The visibility of distribution network conditions is critical to the calculation of OEs. Network data, including network topology, line impedances and customers’ phase connections, may not be available for distribution networks, which impairs the capacity to accurately calculate OEs. Hybrid approaches to estimating the network state that combine available physics-based information with ad-hoc black-box modelling techniques may be required to enable the estimation of real-time network conditions to support OE calculations. Moreover, to estimate the operational state of the entire distribution network, it is also critical to know voltage magnitudes and angles at all phases of the reference bus, which is usually the high-voltage side of a transformer, either by installing measuring equipment or by estimation.

Increasing load visibility [3,4]

In addition to enhancing network visibility, it is also critical in calculating OEs to improve visibility for both controllable and uncontrollable loads, including reactive powers. Controllable loads typically include distributed photovoltaic generators, home batteries, and electric vehicles (EVs), while uncontrollable loads include air conditioners, hot water systems, electric heating and cooking appliances. For controllable loads, challenges in improving their visibility may arise due to the need to update load information more frequently or to predict their operational status as an exporter or importer within the target forecasting horizon. For uncontrollable loads, it may become difficult to forecast the powers of specific residential customers, although forecasting aggregated power for a feeder or the entire system can be accurate enough.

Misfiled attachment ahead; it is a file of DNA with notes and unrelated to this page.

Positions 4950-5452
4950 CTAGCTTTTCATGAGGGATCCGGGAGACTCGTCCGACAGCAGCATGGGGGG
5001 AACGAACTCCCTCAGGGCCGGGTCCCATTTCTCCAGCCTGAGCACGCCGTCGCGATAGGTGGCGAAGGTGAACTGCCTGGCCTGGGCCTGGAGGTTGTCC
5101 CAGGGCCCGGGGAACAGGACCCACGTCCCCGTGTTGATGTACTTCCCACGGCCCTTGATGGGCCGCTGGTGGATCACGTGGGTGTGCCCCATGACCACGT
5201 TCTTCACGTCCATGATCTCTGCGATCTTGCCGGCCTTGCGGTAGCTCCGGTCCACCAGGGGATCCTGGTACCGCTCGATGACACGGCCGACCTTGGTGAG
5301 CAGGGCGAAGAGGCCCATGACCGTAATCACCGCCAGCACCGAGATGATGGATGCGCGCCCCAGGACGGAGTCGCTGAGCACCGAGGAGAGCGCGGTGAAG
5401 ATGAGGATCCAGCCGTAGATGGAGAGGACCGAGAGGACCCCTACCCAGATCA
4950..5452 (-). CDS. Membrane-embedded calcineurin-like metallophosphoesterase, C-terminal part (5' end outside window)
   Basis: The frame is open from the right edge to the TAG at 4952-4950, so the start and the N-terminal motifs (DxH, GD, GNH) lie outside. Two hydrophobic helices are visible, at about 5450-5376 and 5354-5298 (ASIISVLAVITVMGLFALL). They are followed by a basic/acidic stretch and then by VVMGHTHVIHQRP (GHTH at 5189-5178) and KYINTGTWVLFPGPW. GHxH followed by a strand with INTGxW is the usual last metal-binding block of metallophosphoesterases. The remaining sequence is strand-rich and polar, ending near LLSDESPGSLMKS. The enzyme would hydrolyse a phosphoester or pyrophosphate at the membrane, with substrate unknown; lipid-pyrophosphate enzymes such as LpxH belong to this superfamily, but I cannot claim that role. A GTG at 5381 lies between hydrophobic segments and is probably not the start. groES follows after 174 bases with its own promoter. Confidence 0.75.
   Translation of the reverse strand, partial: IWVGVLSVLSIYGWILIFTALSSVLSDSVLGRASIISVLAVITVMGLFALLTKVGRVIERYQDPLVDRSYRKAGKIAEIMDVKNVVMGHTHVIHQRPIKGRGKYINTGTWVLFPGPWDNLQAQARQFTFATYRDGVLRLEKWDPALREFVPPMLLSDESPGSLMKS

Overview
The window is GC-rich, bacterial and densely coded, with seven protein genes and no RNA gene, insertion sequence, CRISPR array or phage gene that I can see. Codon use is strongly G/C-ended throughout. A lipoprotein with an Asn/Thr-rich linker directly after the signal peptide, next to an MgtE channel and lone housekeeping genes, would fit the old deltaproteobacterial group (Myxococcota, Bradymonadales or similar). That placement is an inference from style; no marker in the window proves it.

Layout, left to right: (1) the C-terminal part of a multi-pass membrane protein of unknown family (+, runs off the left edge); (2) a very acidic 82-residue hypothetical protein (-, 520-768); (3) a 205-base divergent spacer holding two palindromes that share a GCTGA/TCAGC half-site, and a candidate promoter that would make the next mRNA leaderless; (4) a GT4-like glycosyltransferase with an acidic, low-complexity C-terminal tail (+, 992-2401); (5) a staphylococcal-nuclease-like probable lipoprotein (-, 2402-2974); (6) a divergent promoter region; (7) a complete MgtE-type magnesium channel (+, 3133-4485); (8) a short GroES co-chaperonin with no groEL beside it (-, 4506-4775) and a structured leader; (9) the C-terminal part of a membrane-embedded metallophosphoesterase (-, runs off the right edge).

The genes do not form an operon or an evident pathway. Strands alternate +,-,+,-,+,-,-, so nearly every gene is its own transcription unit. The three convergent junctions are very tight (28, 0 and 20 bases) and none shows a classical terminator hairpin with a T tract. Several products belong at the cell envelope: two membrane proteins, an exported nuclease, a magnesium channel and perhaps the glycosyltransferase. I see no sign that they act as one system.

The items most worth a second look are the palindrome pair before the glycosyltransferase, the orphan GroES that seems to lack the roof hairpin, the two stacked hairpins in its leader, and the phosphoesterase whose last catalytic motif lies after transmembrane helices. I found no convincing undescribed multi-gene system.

Managing OE computational scalability issues

As OEs are customer-specific and there might be hundreds of buses and also hundreds of thousands of residential customers in a large distribution network, calculating OEs can be computationally challenging, and novel approaches, e.g., distributed algorithms, may be required.

Coping with uncertainties

A hidden assumption in the concept of OEs is that if each customer’s electric power is within its allocated OE, the distribution network should not experience any operational issues. However, this may not be true if uncertainties in the power system are not approapriately considered when calculating the OEs. Such uncertainties may come from electric power variations and errors in forecasting powers. Taking Fig. 1 as an example, the allocated OEs for both Customer 1 and Customer 2 are 3 kW if the objective function is to maximise the sum of both OEs: max (P_1+P_2). However, since electric power variations are not considered, the two customers may not be able to arbitrarily change their exported powers without incurring network constraint violations. In other words, the OEs for the two customers are coupled together, and, for example, Customer 1 would need to decrease its power export in order for Customer 2 could export more power to the grid. To decouple the capacity limits of all customers, OEs could be restricted, at the expense of network capacity, to a region smaller than the feasible region (FR), for example, the hyperrectangle shown in Fig. 1. In this hyperrectangle, OEs are decoupled for all customers, and, consequently, more flexibility could be brought to the system operation without a need to coordinate the powers of all customers (which may require expensive communication infrastructure upgrading). Calculating the FR and seeking a suitable hyperrectangle, however, may require more effort from a technical perspective.


 SG Bulletin August22 9